Lion Air Copilot Handed Control to Pilot Just Before Bali CrashHarry Suhartono
Indonesia’s National Transportation Safety Committee found that the copilot of a passenger jet operated by PT Lion Mentari Airlines handed control to the pilot just before it crashed off Bali’s main airport last month.
The 24-year-old copilot, with 1,200 hours of flying experience, relinquished control of the Boeing Co. 737-800 passenger jet when it was at an altitude of 150 feet, NTSC said in a 28 page preliminary report posted on the Ministry of Transport website. He told the senior pilot he couldn’t see the runway twice during the approach, the report says.
Lion Air should “review the policy and procedures regarding the risk associated with changeover of control at critical altitudes or critical time,” the report says. It doesn’t indicate the cause of the crash.
Indonesia’s investigation into at least its fourth aircraft accident in 16 months focuses attention on Lion Air, the country’s biggest private carrier, just as it plans an expansion. The Jakarta-based airline has placed orders of more than $45 billion with Airbus SAS and Boeing in the past two years and has 559 narrow-body planes pending, the world’s biggest backlog.
Lion Air is banned from the European Union, which blacklisted Indonesia’s airlines after a number of fatal accidents. The country’s flag carrier, PT Garuda Indonesia, and three other operators were allowed to return to Europe in 2009.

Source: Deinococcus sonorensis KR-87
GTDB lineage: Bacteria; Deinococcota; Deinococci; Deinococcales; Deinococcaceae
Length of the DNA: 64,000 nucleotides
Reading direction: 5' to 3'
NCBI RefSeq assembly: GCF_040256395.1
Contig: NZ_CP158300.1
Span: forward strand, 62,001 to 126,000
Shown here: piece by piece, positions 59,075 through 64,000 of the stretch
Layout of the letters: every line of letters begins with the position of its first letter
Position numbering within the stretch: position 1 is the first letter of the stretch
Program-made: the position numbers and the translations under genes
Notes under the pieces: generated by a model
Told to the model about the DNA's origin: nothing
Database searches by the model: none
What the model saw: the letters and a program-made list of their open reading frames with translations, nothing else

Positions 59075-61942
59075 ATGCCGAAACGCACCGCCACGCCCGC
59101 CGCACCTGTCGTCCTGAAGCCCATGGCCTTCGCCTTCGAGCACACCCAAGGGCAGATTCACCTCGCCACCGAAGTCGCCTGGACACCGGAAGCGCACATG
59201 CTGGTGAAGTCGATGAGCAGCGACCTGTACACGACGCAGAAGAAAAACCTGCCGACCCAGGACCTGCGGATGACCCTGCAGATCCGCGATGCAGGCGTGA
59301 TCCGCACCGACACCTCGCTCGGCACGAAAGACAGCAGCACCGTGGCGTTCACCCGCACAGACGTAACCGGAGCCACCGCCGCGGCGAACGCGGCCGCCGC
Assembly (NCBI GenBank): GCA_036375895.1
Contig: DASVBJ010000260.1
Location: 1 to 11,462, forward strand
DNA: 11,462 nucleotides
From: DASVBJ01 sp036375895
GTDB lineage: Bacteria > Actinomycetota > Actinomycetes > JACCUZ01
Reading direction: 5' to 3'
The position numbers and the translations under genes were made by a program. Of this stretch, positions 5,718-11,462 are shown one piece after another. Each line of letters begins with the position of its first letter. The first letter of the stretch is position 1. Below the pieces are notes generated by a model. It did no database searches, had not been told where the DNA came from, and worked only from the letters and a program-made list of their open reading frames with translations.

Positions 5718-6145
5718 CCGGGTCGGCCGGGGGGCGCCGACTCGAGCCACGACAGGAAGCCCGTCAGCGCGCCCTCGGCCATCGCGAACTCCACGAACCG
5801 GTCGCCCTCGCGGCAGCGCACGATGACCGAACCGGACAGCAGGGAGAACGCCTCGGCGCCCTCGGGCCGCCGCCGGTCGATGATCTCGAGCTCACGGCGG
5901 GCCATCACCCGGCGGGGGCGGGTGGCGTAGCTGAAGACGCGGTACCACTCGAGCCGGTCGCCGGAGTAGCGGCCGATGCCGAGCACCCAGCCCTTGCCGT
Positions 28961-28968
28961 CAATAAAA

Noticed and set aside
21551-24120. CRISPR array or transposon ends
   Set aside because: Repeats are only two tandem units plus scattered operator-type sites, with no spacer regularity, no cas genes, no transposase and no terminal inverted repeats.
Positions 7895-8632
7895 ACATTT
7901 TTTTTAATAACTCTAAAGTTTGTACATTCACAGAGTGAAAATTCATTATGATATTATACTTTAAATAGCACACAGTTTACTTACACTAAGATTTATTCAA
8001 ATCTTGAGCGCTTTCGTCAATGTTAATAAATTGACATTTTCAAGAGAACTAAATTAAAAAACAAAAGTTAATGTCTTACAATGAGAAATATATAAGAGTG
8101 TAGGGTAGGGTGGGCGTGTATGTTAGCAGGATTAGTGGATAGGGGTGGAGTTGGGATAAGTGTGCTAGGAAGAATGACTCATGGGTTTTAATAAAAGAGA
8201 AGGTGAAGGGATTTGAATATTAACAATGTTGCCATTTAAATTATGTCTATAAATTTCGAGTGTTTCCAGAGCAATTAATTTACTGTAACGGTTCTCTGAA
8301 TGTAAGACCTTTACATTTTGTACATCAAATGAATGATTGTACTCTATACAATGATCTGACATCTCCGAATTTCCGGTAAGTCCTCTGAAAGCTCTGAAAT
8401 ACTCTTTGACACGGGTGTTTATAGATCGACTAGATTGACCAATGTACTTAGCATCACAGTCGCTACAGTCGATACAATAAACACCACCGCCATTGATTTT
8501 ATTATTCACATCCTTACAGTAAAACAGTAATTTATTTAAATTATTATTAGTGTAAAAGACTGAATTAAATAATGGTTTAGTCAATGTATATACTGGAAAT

The report also recommends Lion Air “ensure pilots are properly trained during the initial and recurrent training program with regard to changeover of control at critical altitudes and or critical time.”
The copilot was second-in-command and “Pilot Flying” from the plane’s departure from Bandung, the provincial capital of West Java, until few moments prior to attempting to land at Ngurah Rai Airport.
He said twice during the approach that he couldn’t see the runway as the weather changed from clear, four minutes before the crash, to rain a few seconds prior to the incident, according to the report.
The pilot-in-command, 48 with 15,000 flying hours, took control of the aircraft and decided to abort the landing one second before the aircraft crashed into the sea, the report said. All 108 passenger and crew survived the April 13 crash.
The aircraft’s manufacturing date was Feb. 19 and its airworthiness certificate was issued March 21. It had almost 143 flying hours and had completed 104 cycles, according to the report. One cycle is defined as one takeoff and landing.